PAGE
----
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Microbiol Mol Biol Rev. 1999 Mar;63(1):1-20.

Bacillus subtilis spore coat.

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1
Department of Microbiology and Immunology, Loyola University Medical Center, Maywood, Illinois 60153, USA.adriks@luc.edu

Abstract

In response to starvation, bacilli and clostridia undergo a specialized program of development that results in the production of a highly resistant dormant cell type known as the spore. A proteinacious shell, called the coat, encases the spore and plays a major role in spore survival. The coat is composed of over 25 polypeptide species, organized into several morphologically distinct layers. The mechanisms that guide coat assembly have been largely unknown until recently. We now know that proper formation of the coat relies on the genetic program that guides the synthesis of spore components during development as well as on morphogenetic proteins dedicated to coat assembly. Over 20 structural and morphogenetic genes have been cloned. In this review, we consider the contributions of the known coat and morphogenetic proteins to coat function and assembly. We present a model that describes how morphogenetic proteins direct coat assembly to the specific subcellular site of the nascent spore surface and how they establish the coat layers. We also discuss the importance of posttranslational processing of coat proteins in coat morphogenesis. Finally, we review some of the major outstanding questions in the field.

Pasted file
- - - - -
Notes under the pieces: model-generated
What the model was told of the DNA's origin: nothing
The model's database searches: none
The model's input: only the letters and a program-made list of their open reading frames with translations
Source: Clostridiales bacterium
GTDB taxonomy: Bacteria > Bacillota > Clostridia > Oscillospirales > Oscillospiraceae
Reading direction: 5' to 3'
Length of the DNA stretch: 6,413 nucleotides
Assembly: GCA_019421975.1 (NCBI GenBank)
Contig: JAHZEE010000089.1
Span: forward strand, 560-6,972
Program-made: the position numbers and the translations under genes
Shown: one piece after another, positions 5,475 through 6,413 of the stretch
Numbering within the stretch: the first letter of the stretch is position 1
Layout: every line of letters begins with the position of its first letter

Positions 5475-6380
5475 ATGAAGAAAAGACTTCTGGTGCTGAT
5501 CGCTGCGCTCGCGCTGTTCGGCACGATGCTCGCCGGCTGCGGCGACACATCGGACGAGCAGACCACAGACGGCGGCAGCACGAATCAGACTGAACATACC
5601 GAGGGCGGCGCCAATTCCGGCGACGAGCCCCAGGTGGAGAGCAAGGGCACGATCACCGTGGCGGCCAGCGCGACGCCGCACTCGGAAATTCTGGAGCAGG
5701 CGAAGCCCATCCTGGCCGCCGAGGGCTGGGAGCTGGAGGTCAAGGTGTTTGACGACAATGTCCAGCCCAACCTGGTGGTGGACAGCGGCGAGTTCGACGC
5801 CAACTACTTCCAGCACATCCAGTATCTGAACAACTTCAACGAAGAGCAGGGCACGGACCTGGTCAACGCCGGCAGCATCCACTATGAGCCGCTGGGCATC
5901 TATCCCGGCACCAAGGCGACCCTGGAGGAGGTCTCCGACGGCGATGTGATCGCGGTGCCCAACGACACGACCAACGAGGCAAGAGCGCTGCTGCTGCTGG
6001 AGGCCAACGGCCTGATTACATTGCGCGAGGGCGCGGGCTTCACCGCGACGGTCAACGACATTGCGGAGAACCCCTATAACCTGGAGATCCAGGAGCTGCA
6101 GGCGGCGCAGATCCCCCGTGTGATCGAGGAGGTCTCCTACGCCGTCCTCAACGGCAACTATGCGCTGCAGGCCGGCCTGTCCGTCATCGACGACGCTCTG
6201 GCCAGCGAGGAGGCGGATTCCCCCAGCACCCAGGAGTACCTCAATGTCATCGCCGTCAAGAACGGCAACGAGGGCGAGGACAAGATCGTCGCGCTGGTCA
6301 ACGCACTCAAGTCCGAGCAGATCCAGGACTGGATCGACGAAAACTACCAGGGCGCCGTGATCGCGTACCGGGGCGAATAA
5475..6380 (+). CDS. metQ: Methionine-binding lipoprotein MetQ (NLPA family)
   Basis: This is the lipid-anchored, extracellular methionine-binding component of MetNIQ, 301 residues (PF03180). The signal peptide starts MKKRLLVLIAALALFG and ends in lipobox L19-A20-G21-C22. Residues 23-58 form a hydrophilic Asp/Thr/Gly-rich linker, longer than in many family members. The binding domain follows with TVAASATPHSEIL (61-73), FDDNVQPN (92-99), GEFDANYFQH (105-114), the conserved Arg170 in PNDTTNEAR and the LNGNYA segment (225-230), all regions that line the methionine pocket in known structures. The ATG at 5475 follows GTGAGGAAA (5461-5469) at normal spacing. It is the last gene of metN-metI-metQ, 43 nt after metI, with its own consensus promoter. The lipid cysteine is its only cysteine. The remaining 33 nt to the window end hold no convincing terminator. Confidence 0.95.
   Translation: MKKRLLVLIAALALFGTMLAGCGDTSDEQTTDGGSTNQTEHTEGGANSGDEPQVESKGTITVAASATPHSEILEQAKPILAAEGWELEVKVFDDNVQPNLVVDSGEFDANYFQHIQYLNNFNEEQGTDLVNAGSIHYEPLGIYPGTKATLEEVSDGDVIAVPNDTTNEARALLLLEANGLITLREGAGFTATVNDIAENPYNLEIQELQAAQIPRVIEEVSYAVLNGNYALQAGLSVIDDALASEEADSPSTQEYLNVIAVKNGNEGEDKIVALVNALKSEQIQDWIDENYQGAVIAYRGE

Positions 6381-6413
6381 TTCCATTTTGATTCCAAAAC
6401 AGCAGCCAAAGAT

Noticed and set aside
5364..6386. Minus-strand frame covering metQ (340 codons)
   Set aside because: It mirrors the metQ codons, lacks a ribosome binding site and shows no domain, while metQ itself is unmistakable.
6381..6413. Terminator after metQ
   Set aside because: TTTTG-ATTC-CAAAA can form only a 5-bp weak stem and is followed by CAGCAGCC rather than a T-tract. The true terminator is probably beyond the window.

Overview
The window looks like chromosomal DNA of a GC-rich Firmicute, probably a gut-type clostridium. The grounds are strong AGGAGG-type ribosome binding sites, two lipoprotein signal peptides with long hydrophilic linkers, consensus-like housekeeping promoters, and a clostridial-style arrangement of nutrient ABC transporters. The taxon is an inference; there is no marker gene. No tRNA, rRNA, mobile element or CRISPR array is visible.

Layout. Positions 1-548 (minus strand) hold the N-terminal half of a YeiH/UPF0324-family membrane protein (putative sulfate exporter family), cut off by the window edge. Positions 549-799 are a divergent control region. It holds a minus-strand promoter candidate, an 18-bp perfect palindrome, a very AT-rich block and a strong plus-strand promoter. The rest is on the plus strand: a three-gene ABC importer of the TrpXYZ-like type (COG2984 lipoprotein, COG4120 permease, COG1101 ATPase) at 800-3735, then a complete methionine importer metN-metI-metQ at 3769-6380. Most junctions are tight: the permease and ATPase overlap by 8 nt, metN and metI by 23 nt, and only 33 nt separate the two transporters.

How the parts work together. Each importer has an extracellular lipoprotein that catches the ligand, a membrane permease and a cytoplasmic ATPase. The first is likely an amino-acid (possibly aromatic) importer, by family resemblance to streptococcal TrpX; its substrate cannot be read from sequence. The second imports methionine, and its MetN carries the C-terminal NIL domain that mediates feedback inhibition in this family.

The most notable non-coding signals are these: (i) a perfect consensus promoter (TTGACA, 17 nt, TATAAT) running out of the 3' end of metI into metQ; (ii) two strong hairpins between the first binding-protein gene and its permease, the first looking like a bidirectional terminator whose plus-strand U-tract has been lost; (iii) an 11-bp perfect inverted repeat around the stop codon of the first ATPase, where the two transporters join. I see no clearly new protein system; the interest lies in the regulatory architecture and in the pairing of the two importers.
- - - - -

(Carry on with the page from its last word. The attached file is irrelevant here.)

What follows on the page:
PMID:
10066829
PMCID:
PMC98955
[Indexed for MEDLINE]
Free PMC Article
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